Ocean Breeze Waterpark
Have the kids started thinking that off-the-beach automatically means educational? This fabulous water park is just the ticket, plus it’s a five-minute drive from the main beach strip. Teens won’t find the spills and chills they require, but for twelve and under, sixteen water slides and a mammoth wave pool hit the spot. Tinies will love the quiet lazy river, a huge water playground, and mild slides.

Old Coast Guard Station
This jewel of a Virginia Historic Landmark sits at 24th Street and boardwalk and is a great way to pack in a dose of learning fun during your trip. The Old Coast Guard Station houses a marvel of a collection educating visitors on its role in Virginia Beach’s nautical past. You’ll view more than a thousand photos, 1,800 museum pieces, and displays on women in the Coast Guard, battles from WWI and WWII, and wrecks and rescues from years past.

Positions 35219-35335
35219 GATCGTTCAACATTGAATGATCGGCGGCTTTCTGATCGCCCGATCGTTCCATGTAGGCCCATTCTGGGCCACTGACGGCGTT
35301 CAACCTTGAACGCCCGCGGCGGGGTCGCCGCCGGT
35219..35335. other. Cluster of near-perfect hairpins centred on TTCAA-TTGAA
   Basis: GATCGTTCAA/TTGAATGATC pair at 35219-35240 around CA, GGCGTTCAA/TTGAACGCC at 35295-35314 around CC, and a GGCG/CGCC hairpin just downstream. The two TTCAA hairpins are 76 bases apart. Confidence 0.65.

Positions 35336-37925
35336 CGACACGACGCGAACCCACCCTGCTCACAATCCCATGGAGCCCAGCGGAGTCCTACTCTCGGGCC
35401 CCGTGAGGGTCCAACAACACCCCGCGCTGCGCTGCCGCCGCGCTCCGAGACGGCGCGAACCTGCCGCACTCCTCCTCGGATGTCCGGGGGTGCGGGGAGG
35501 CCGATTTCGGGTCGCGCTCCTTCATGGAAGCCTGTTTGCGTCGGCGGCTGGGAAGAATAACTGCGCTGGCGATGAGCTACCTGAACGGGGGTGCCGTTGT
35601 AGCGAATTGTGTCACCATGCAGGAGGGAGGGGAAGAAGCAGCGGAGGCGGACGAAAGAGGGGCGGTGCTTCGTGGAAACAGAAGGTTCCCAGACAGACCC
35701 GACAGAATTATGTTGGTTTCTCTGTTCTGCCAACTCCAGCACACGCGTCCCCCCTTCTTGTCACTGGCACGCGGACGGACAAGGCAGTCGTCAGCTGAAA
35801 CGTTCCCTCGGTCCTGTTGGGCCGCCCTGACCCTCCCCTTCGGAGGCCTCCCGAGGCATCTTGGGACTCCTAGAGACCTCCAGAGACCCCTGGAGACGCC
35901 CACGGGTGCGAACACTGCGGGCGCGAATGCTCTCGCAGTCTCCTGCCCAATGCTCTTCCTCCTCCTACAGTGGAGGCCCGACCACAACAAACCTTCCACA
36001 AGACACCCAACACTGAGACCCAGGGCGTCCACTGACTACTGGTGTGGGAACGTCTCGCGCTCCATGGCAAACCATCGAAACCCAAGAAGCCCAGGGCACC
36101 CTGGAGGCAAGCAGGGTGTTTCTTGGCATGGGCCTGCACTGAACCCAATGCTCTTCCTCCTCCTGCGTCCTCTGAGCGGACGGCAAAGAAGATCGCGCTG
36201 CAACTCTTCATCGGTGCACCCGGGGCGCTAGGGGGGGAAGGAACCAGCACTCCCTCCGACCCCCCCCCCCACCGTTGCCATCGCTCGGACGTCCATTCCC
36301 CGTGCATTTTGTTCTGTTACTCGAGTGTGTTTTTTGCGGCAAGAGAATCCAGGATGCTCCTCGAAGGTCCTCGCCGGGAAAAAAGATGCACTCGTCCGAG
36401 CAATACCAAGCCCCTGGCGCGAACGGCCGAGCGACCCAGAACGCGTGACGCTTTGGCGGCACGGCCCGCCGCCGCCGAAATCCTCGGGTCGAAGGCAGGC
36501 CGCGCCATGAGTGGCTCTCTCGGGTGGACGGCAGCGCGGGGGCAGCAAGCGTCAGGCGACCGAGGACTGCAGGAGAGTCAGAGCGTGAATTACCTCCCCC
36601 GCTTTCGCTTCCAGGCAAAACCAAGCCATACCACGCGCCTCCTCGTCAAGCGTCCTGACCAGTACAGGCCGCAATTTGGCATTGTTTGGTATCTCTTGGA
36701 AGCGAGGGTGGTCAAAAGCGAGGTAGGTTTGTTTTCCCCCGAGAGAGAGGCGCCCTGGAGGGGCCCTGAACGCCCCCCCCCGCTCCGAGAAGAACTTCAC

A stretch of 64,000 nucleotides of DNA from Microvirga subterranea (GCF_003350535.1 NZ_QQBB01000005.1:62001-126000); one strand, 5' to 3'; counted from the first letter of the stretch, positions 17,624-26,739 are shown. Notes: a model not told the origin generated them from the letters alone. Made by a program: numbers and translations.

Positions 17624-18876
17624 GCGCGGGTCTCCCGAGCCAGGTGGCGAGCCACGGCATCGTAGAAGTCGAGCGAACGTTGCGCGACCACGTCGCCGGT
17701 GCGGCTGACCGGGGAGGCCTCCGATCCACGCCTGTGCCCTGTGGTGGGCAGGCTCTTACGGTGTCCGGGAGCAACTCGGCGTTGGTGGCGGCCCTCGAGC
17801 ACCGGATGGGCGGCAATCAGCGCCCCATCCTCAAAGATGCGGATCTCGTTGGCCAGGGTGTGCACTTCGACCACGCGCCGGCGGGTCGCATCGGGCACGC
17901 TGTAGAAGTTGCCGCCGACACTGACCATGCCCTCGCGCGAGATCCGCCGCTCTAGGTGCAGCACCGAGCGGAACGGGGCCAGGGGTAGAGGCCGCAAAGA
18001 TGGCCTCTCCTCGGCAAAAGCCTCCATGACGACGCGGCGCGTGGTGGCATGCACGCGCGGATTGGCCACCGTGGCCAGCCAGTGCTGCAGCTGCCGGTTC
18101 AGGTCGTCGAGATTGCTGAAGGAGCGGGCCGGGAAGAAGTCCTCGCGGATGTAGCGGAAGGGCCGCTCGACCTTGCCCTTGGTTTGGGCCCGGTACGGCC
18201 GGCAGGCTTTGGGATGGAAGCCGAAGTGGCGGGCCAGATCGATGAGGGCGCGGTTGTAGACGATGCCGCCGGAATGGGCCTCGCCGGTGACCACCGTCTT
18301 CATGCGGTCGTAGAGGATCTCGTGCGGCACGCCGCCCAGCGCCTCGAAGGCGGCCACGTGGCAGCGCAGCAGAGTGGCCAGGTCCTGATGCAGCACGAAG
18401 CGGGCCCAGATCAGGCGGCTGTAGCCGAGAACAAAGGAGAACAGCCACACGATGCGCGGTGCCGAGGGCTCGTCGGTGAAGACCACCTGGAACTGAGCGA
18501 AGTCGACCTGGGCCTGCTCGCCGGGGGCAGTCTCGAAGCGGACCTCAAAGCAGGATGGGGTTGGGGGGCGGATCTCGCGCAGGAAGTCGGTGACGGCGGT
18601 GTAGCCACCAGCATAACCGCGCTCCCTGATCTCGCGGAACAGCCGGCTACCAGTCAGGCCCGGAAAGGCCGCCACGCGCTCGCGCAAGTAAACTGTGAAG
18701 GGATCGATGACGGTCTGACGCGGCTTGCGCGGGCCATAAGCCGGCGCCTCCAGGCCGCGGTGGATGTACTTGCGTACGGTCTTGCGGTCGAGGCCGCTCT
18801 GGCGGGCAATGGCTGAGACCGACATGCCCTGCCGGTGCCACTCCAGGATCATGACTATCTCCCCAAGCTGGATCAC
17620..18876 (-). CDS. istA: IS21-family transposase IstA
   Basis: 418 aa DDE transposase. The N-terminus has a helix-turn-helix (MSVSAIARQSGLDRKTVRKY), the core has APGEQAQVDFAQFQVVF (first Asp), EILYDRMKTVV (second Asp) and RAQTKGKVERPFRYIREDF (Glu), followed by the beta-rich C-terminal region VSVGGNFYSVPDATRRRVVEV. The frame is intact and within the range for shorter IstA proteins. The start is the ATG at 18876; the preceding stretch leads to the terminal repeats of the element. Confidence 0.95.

Located in Norfolk, Nauticus is about twenty minutes from Virginia Beach, making it a perfect outing before or after your beach visit. This fascinating museum effectively combines aspects of marine, maritime, and naval life. You’ll see weapons, a real battleship, underwater artifacts, and more. My 10-year-old sons say, “Nauticus is very, very cool.” Their mom says, “Major worth it.” Plus, it’s part of the Science Museum of Virginia reciprocal membership network.

Virginia Aquarium & Marine Science Center
Don’t miss this gem of an aquarium that offers a wealth of experiences including petting stingrays, starfish, and crabs; marveling at baby sea turtles and local birds like bald eagles; and getting up-close and personal with adorable harbor seals. Later, let the kids catch an IMAX movie (additional cost) about the ocean-world, tsunamis, and more. For smaller crowds, visit before ten or after two. Wear walking shoes for the short nature trail walk that’s highly recommended. Schedule a solid four hours (maybe five) to see it all.